In recent years, there’s been a flood of so-called “ex-Muslim” experts who go around lecturing on the “evils” of Islam and how Muslims are out to take over the West, undermine and subvert society and replace with an Islamic theocracy.
As FaithFreedomInternational puts it:
“No other cause is responsible for more deaths than Islam.”
“Islam can’t be reformed, but it can be eradicated. It can’t be molded, but it can be smashed. It is rigid, but brittle. That is why Muslims can’t tolerate criticism of it – Islamic Suppression.”
“The terrorists are not radicalized Muslims. They are real Muslims. The non-terrorist Muslims are wishy-washy Muslims. All it takes for them to become terrorists is a spark of faith.
They do this for money, as Walid Shoebat has demonstrated; for a whole lot of money in fact. The playbook goes something like this – “I was raised in a typical Muslim household; taught to hate Christians, Jews and America; I promoted Islam/part of a terrorist organization (that’s where it diverges depending on the speaker); I read the Bible; I now know the truth and I have to tell everyone (for a fee, naturally.)”
Usually, the background of said “truth-teller” is suspect, and in the case of one Ergun Caner last year. his whole story fell apart:
“In recent months, however, skeptical bloggers, such as London-based Mohammad Khan of FakeExMuslims.com, and Oklahoma-based Debbie Kaufman of the Ministry of Reconciliation blog, began unearthing documents and statements by Caner contradicting his own claims.
The Caner brothers’ own book, for example, states they were born in Sweden, not Turkey, and spent most of their time with their non-Muslim mother, not their Muslim father, after the parents divorced in the U.S.
Records indicate the family arrived in the U.S. in 1974, four years earlier than Ergun Caner has claimed.”
You don’t say?
To this nasty brew add Shahram Hadian, ex-Muslim, Christian convert and minister from Iran who recently tried – and failed – to get elected to Washington State House of Representatives. Hadian is a good example of what this “movement” represents; a legitimizing face for Islamophobia that makes use of the “Islamic threat” to somehow establish a theocracy here as a means of distracting people from their own theocratic agenda.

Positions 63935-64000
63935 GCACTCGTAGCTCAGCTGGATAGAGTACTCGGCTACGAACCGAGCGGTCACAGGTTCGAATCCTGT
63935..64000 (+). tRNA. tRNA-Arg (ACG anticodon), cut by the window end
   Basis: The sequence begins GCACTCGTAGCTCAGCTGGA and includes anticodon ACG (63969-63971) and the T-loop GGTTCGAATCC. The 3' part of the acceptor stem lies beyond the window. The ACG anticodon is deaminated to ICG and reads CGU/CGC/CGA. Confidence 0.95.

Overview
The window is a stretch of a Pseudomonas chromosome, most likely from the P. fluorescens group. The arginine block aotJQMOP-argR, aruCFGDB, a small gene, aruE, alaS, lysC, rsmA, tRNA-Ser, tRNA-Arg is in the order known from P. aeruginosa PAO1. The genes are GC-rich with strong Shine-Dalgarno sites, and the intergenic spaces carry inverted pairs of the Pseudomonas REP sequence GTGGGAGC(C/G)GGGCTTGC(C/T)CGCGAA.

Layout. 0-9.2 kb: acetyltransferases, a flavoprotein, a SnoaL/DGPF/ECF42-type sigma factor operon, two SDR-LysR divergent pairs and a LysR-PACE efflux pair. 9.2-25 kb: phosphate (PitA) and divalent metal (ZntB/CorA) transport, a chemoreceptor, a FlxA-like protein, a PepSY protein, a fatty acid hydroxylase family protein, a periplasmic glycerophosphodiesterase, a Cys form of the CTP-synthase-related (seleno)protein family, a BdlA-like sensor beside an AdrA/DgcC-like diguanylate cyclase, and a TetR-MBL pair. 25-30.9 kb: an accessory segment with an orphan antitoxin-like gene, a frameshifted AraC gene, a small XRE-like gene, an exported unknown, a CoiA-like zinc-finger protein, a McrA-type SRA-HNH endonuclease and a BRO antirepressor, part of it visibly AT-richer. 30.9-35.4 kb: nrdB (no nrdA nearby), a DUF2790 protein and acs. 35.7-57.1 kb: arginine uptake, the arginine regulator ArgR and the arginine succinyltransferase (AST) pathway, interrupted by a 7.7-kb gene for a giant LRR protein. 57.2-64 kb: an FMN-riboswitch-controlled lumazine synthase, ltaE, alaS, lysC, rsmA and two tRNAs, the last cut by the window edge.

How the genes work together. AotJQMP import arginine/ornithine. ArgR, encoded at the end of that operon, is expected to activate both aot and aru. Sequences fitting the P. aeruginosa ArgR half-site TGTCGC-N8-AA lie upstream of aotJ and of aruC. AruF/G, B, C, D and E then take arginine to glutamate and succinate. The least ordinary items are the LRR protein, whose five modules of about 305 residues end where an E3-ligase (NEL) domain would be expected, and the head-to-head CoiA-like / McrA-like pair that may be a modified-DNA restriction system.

But first, there’s his background to consider. Like all the others, Hadian uses it to establish his credentials both as an “expert” on the true nature of Islam and as an opener to grab the attention of his intended audience – which happens to be fellow bible-thumping, Fox News-obssessed reactionaries:
“I was born in Iran , and lived there until the age of 7. In December of 1978 my family and I moved to the U.S., just two months before the fall of the government, in order to escape the incoming oppressive government. After living in the US for a few years, my family moved to Canada where I lived until 1998. I then moved back to the US (legally, after having to wait 9 years to get my Green Card!) and thereafter I had the privilege of becoming a proud United States citizen. Through my varied experiences in life, I have learned the value of freedom, and the importance of serving the community where I live.”
And like all the others, there’s a flaw in his story – the part about his family leaving “escape the incoming oppressive government.”
The 1979 Iranian Revolution did away with the dictatorship of Mohammed Shah Pahlavi and was supposed to herald a new democratic era in Iranian history. It didn’t; instead, it ushered in a dark new era, far worse than the evil it was supposed to eradicate.
But the Shah didn’t leave Iran until Jan. 1979; prior to that, in Dec. 1978, National Front’s prominent leader Shahpour Bakhtiar became prime minister, and his reforms included dismantling Savak and demanding that the Shah leave immediately.
Therefore, a possible reason they fled in Dec. 1978 was that Hadian’s parents (most likely his father) were, in some way, connected to the Shah’s government. His bio doesn’t mention what they did, but the timing is suspicious; the only repressive government at the time was the Royal dictatorship established by military coup in 1953 – with help from the CIA. It was one of the worst human rights violators at the time, while the future in Dec. 1978 was by no means set in stone. There was no way to know at that time that Bakhtiar’s government would give way to the Shah leaving in Jan. 1979, leading to an interim government in February, and then eventually to Khomeini’s regime in November of that year.
Most ordinary Iranians either were part of any one of the revolutionary groups, or weren’t involved in politics; the only people who had much to fear at that point were those that worked for the Shah, especially for SAVAK, the secret police. There’s no record online for Hadian’s family background, other than what he provides … which is vague at best. Given how he described his family’s flight – and the timeline – I don’t believe he is telling the whole truth.